sphere (Bauman, 1991; Habermas,
1992; Schnapper, 2002). Lately there has been a demand to discard or radically
revise state multiculturalism as traditionally practised and to recognize, not just
tolerate, new religious identities. This has upset the status quo accommodation
of ethnic identities and changed the traditional political left/right divisions in
European politics. What is being challenged here, through culture, is the historical identity of the nation itself.
Nation versus state
In Britain, multiculturalism has been officially accepted since the 1970s as a
the twenty-first century, the shrinking of the
welfare state combined with the “war on terrorism” has effected a change in both
official and popular attitudes towards minorities that threatens to eradicate the
hard-won gains of the last three decades.
Hybridity, in late-twentieth-century Europe, had worked well with the policies of “multiculturalism”, which acted as (safe) discourses about race. For
example, in Britain, multiculturalism (as state policy)1 and hybridity (as identity)
had become part of the state’s apparatus in “dealing with” its minorities. This
Politics in Mid Twentieth-Century Britain: Adultery in Post-war England’, History
Workshop Journal 62(1) (2006), 86–115; S. Brooke, ‘Gender and Working Class Identity
in Britain during the 1950s’, Journal of Social History 34(4) (2001), 773–95.
M. Grimley, ‘The Church of England, Race and Multiculturalism, 1962–2012’ in J.
Garnett and A. Harris (eds), Rescripting Religion in the City: Migration and Religious Identity
in the Modern Metropolis (Farnham: Ashgate, 2013), chapter 12; Panikos Panayi, An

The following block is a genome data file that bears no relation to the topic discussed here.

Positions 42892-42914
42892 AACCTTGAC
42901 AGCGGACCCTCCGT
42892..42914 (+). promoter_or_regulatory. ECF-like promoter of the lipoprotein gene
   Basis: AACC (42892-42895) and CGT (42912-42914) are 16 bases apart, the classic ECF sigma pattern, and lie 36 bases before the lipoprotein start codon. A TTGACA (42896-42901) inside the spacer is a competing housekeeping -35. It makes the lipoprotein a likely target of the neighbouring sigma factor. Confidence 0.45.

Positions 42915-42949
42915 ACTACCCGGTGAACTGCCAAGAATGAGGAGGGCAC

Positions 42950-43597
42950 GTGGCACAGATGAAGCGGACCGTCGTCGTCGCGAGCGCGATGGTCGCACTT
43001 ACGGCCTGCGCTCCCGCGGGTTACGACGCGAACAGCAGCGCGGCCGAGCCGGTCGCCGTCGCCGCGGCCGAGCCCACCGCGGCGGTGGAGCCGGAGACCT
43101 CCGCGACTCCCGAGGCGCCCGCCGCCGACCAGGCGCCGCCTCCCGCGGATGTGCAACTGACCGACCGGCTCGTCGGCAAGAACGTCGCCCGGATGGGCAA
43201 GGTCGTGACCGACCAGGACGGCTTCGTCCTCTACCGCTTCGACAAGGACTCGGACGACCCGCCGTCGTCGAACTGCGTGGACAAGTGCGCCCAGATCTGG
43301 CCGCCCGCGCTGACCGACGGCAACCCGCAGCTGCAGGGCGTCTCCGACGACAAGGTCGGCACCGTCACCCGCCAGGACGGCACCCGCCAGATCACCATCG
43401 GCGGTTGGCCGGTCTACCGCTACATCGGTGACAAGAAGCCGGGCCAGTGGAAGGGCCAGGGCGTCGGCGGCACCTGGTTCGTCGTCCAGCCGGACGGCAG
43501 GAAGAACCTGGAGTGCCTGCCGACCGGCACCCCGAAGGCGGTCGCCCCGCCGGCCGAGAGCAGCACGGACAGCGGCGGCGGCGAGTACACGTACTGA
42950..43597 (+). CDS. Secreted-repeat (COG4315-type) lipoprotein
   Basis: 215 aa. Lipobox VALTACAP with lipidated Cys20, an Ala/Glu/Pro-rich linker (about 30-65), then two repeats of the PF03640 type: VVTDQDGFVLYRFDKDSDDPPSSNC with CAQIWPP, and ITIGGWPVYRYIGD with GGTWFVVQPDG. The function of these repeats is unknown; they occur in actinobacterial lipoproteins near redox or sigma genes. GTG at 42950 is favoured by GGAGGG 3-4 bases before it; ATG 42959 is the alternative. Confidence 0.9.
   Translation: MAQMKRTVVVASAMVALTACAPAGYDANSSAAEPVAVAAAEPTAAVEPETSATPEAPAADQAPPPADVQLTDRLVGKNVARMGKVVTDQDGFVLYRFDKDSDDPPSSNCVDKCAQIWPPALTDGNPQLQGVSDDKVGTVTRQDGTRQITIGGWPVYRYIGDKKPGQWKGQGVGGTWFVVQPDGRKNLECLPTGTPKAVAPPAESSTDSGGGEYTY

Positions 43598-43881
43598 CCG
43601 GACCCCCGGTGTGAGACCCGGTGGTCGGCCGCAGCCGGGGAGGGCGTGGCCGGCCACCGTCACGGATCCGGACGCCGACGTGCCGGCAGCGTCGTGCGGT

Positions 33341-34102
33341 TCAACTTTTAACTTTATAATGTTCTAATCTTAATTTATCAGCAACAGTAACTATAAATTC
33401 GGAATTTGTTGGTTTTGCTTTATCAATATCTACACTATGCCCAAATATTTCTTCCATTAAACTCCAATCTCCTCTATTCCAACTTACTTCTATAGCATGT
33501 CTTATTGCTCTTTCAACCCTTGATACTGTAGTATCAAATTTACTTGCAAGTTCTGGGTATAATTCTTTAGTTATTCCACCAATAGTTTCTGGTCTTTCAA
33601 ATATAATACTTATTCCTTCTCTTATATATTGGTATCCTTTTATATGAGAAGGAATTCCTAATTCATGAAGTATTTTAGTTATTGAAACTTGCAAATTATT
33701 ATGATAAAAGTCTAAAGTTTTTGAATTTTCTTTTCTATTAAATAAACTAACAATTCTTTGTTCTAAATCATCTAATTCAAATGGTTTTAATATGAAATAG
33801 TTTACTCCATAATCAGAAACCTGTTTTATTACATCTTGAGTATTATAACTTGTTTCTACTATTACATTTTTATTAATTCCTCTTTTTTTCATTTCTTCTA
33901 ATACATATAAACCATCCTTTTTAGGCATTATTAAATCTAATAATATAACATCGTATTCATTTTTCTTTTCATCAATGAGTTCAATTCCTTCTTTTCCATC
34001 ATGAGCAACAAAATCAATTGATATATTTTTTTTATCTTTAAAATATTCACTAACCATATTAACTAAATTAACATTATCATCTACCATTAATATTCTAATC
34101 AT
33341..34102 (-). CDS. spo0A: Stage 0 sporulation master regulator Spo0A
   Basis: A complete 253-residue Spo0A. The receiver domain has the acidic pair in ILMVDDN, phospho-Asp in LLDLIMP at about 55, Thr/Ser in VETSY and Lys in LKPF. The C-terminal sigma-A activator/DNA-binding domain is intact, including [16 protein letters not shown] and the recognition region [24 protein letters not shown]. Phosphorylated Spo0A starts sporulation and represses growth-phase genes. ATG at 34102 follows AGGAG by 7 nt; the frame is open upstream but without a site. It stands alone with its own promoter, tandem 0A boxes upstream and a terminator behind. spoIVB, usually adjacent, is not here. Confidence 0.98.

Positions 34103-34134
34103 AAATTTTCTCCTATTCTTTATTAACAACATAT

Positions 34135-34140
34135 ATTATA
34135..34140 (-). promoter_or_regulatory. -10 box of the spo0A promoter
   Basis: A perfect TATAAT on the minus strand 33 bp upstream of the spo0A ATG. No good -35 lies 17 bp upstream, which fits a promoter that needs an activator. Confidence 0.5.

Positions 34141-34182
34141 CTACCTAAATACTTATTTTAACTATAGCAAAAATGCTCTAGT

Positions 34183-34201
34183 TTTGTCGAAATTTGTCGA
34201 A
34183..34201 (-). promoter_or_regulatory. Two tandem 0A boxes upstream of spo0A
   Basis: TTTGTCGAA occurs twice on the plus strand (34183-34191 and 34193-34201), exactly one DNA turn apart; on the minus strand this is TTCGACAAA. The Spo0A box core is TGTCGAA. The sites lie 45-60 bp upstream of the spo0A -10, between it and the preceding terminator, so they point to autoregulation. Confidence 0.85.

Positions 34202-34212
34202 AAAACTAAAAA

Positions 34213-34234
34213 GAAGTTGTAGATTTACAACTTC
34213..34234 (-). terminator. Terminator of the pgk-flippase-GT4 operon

Immigration History of Britain: Multicultural Racism since 1800 (Harlow
United States and 7 July 2005 in London led to a rollback of some of these gains. Both events provoked questions anew about Islam
and Britishness, with some on the right debating Muslims’ ability to coexist,
some questioning whether Britishmulticulturalism had led to a lack of integration and others insisting that violence wasn’t a natural part of Islam.
Two organizations in the 1990s, one independent and one governmental,
were central to the public debate that accompanied this change. The Runnymede
Trust, a research and public policy agency established in 1968 and
Britain, on the other hand, sees a commitment to “liberty” as the defining quality of national identity. British leaders and academics as diverse as
Gordon Brown, the former prime minister, and historian Linda Colley have
unanimously identified love of liberty as a cornerstone of British values (Joppke,
Women as citizens175
2009). Regarding the split between public and private spheres, the British have
championed the cause of non-statism and autonomy of action and belief within
the private sphere over the centralized statist policies of France. British